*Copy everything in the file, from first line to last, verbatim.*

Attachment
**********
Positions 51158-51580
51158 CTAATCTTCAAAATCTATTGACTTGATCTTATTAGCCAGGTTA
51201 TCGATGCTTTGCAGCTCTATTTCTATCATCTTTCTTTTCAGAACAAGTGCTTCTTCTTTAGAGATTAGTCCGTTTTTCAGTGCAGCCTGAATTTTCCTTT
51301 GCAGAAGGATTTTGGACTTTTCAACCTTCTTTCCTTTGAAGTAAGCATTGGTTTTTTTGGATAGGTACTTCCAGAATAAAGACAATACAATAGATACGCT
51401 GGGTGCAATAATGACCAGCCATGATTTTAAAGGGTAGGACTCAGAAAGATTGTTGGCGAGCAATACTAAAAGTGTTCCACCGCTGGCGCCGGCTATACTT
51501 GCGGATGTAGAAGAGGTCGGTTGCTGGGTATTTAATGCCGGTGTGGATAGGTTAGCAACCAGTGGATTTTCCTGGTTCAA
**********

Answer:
Positions 51158-51580
51158 CTAATCTTCAAAATCTATTGACTTGATCTTATTAGCCAGGTTA
51201 TCGATGCTTTGCAGCTCTATTTCTATCATCTTTCTTTTCAGAACAAGTGCTTCTTCTTTAGAGATTAGTCCGTTTTTCAGTGCAGCCTGAATTTTCCTTT
51301 GCAGAAGGATTTTGGACTTTTCAACCTTCTTTCCTTTGAAGTAAGCATTGGTTTTTTTGGATAGGTACTTCCAGAATAAAGACAATACAATAGATACGCT
51401 GGGTGCAATAATGACCAGCCATGATTTTAAAGGGTAGGACTCAGAAAGATTGTTGGCGAGCAATACTAAAAGTGTTCCACCGCTGGCGCCGGCTATACTT
51501 GCGGATGTAGAAGAGGTCGGTTGCTGGGTATTTAATGCCGGTGTGGATAGGTTAGCAACCAGTGGATTTTCCTGGTTCAA